Jamie van Schoor, was introduced to me by the team at Emesent, as he is the authorised distributor of Hovermap in the African region. CEO of Dwyka Mining Services, the South African based business with offices throughout the Africa region, they specialise in mining technologies and delivery of integrated solutions for their customers, they also have distribution channels for multiple industry leading solutions for the Africa region.
I was keen to engage with Jamie to find out what issues or skills gaps he may encounter when working in his part of the world, so we could share his learnings with the wider industry. Jamie has been kind enough to provide me with a two part article titled “Mining Technology & Human Teams 4.0”.
The paragraph below outlines the Mining Technology or Machine component and I will follow up next month with the Human Teams component:
MINING TECHNOLOGY 4.0 by Jamie Van Schoor, CEO @ Dwyka Mining Services
Changing mindsets to embrace technology adoption is no easy task, especially when regions like Africa are leapfrogging years of learning to compete head-on with mature global mining markets like Australia. These markets have had the time to adapt to the pace of technology evolution and develop the required skills and structures to embed and support these efforts.
For many organisations, the questions; “Where do I start this journey?” or for those already on their own trajectory, “Where should we be refocusing our efforts?” can be an intimidating task. Since there is no ‘cookie-cutter’ approach to embedding mining technologies, through industry landscape observation and our own successes and failures, I have listed our four points to consider for Industry 4.0 from a machine + human standpoint.
1.0 Secure stable and sustainable of power
A forgotten but critical aspect of Industry 4.0 is the undeniable requirement of sustainable, robust and reliable power within the quality parameters selected devices need and importantly the location you need it supplied. The advent of renewables and alternative energy sources are elevating the need for quality-of-service analyses across mine site to ensure the hybrid creation and supply of power can sustain the growing demand for devices and data.
2.0 Ensure robust mine-wide gigabit connectivity
Connectivity forms the foundation of industrial control and automation. Starting by connecting your company assets to seamlessly communicate and share large datasets effortlessly by ensuring wireless coverage can be achieved everywhere is a critical consideration. Mining companies that focus their efforts on this capability are building their future digital mine from a solid foundation.
“Our experience in the underground mining industry is that the most valuable data is generally extracted from the toughest working environments. Ensuring robust systems that “last the blast” and those that are cloud-enabled are key to delivering real-time data for real-site progress.”Jamie Van Schoor, CEO at Dwyka Mining Services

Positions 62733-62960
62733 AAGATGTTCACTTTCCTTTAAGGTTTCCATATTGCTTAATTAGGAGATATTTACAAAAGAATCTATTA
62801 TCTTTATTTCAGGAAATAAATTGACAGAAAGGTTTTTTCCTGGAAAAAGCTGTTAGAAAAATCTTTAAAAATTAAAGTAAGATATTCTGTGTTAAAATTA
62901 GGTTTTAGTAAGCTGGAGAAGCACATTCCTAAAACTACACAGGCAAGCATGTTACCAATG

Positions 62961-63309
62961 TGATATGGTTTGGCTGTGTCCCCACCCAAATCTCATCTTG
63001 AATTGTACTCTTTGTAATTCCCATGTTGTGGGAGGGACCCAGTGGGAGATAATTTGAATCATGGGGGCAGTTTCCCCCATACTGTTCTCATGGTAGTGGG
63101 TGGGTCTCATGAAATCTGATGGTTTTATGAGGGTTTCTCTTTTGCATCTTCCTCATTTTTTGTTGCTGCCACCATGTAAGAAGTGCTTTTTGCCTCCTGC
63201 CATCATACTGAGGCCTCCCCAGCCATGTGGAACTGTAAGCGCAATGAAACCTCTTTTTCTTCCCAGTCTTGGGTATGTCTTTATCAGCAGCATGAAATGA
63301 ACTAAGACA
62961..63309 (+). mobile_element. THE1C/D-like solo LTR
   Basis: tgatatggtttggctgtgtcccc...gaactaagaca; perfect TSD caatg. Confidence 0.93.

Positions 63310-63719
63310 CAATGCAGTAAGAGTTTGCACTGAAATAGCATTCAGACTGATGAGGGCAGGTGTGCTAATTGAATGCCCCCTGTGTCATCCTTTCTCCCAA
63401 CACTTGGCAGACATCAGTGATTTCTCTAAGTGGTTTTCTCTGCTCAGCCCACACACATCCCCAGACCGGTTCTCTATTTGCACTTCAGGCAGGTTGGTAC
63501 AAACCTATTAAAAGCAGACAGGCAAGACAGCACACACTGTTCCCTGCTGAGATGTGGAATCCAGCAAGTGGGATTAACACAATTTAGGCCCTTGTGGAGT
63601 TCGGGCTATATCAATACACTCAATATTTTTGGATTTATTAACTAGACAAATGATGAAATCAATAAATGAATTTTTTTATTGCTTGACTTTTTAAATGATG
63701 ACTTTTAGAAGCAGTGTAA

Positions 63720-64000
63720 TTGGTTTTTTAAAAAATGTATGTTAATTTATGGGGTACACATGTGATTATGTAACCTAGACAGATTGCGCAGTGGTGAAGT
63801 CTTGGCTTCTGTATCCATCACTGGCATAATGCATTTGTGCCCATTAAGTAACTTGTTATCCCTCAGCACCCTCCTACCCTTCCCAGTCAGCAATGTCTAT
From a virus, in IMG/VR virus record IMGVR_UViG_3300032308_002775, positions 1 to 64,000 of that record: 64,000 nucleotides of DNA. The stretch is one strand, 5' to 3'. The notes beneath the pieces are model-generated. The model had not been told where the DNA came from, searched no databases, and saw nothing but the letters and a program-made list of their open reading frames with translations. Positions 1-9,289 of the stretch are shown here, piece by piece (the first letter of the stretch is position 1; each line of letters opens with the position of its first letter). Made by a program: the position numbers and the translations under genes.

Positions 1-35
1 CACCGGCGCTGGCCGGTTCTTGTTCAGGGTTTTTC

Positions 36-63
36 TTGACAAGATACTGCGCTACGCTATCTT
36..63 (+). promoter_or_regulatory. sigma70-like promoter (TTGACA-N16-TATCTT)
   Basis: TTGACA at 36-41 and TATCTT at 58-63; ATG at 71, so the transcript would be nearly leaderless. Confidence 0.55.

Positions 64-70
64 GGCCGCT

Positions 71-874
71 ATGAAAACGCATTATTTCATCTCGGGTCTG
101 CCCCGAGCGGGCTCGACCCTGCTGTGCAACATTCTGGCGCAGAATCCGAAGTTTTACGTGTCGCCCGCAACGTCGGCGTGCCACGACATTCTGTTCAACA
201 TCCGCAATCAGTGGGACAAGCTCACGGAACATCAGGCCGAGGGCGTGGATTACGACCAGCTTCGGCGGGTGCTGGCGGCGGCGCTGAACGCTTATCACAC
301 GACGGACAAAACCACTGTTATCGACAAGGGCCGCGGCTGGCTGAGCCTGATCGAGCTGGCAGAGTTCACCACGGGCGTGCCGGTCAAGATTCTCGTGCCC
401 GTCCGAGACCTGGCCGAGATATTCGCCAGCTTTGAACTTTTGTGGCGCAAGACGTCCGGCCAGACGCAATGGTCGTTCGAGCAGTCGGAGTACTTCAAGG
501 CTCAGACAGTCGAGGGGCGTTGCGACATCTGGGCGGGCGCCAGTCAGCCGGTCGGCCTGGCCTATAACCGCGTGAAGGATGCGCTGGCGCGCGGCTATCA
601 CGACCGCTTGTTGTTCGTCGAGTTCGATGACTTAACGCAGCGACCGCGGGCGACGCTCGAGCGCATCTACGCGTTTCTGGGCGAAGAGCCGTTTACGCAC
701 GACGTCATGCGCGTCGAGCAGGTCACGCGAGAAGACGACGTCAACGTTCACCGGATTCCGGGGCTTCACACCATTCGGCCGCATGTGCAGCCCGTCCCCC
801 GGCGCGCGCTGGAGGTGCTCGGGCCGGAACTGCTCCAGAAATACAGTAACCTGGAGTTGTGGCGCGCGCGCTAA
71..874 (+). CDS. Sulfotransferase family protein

3.0 Augmented Intelligence with Autonomy for improved safety
Get ahead of the curve by collaboratively identifying and workshopping the removal of staff from hazardous locations to elevate safety for sustainable workforce buy-in and shareholder confidence. Semi- and full autonomous applications are already replacing repetitive tasks and jobs where “low skill high exposure” instances need to be re-engineered to offer a feasible win-win for all stakeholders with full acknowledgment of legacy challenges for a thriving future-proof mining industry.
4.0 Embrace devices to capture sight off-site
With remote working and travel limitations elevated by COVID-19, the evolving workforce will embrace remote sensing devices to visualise challenges and opportunities in-situ from teams with ‘mud-in-boots’ on-site. Instant collaboration with smart wearables and team alignment platforms are the future of inclusive site management.
Jamie outlines four fantastic points focused on mining technologies implementation which could be considered by those across the mining landscape. Highlighting the delivery of energy and power to projects could well be critical in the next phase of underground projects. One that when chatting with those in the industry here in Australia, often seems to be overlooked.
I would like to thank Jamie for providing the readership with his insights, some of which can be forgotten in the process of new technology implantation! The COVID-19 pandemic has certainly pushed forward many remote working habits within the mining sector, and the use of wearable technologies is one that I will explore in future articles.
For Jamie’s thoughts around human integration into these new technologies check back for the second article in June. This will then provide a simple platform of ideas to consider for any new systems you may be interested in for your mining project.
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